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Microsoft’s First Data Centres in Africa Open in South Africa

Microsoft data centre

When it comes to multinational tech companies, most of them tend to have their hubs and data centres in other parts of the world overlooking Africa for a number of reasons. Even companies that have huge operations in the continent will have their key operations and data centres out of the continent.

This is why Microsoft opening its first data centres in Africa is a big deal. The company first revealed that it was going to open its first data centre in Africa more than a year ago and today it is revealing that the first two data centres are live. Microsoft missed some of its own deadlines in regards to these data centres and some people raised concerns about the company’s commitment to the continent. Some people though that the company was going to abandon its plans to open these data centres.

Fast forward to March 2019 and Microsoft has announced that its first 2 data centres in Africa are live. One of the data centres is in Cape Town with the other one in Johannesburg and interesting enough, Microsoft is not the first company to open a offer cloud services from datacentres in Africa, Huawei announced the launch of similar services in the continent late last year.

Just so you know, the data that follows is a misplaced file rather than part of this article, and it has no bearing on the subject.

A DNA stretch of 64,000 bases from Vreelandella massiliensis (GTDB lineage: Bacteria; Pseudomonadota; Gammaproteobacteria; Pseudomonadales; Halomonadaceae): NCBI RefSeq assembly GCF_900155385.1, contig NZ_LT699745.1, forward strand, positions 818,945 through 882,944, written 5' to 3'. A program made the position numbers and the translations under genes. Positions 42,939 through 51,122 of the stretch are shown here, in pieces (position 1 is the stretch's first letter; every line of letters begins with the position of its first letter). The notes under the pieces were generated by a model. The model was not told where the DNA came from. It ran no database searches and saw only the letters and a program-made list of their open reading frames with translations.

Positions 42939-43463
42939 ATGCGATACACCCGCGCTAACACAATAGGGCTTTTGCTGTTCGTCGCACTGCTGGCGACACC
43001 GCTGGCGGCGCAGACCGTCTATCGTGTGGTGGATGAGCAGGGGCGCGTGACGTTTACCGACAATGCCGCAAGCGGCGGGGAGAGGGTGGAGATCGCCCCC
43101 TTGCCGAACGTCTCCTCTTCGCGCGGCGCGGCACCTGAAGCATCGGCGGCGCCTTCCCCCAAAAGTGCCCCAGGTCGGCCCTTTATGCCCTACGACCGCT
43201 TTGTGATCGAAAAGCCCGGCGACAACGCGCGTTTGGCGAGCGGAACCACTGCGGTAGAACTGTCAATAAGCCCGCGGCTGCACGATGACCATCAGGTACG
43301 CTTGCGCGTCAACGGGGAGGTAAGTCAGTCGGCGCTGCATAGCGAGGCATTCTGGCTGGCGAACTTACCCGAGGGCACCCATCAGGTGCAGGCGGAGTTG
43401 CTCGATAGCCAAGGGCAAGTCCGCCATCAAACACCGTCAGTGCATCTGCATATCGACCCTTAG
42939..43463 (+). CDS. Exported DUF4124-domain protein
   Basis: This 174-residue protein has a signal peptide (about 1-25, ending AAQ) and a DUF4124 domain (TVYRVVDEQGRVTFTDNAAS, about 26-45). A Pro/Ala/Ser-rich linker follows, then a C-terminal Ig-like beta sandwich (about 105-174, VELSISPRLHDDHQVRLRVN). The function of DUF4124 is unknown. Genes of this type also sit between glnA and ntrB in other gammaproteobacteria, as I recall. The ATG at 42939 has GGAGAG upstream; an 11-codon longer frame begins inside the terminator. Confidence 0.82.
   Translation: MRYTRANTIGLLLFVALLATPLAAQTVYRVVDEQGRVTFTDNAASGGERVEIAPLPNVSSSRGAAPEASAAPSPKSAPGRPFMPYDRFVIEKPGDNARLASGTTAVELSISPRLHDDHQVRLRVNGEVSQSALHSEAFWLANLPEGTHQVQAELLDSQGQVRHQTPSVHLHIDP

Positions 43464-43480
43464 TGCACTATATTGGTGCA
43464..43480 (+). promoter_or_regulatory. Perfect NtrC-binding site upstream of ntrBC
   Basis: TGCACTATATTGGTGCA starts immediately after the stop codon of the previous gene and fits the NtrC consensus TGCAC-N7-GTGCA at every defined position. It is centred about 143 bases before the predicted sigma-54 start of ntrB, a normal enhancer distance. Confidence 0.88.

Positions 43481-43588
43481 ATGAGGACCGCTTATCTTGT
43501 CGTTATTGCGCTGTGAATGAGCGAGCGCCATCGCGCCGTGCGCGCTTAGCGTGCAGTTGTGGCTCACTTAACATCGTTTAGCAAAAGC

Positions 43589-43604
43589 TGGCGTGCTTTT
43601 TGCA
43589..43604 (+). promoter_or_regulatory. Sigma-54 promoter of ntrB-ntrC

Move Businesses to Cloud

By Microsoft opening its first datacentres in the continent, it says that it will help organizations securely and reliably move their businesses to the cloud while meeting compliance needs.

 “Microsoft Azure is now available from our new cloud regions in Cape Town and Johannesburg. The combination of Microsoft’s global cloud infrastructure with the new regions in Africa will create greater economic opportunity for organisations in Africa, accelerate new global investment, and improve access to cloud and internet services,” says Yousef Khalidi, corporate vice president, Azure Networking, Microsoft.

Ibrahim Youssry, general manager, North, West, East, Central Africa, Levant & Pakistan, Microsoft said, “Today is a milestone moment in bringing the global cloud closer to home for African citizens and businesses. Enterprises across Africa can now take full advantage of the many benefits of Microsoft Azure, using cloud services to maintain security and meet compliance standards.”

Even as cloud services pick up in most parts of the world, in Africa and Kenya in general we still have a long way to go. Most big organizations will jump to the cloud in a heartbeat but the same cannot be said when looking at smaller organizations. Most people still do not trust the cloud more so because they do not understand it and it will take a lot to convince them it is safe to cross to the cloud.

 “We look forward to supporting more African enterprises in their cloud journeys and offering a trusted path to digital transformation,” concluded Yousef Khalidi.

Also Read: Microsoft To Stop Supporting Windows 7 in 2020

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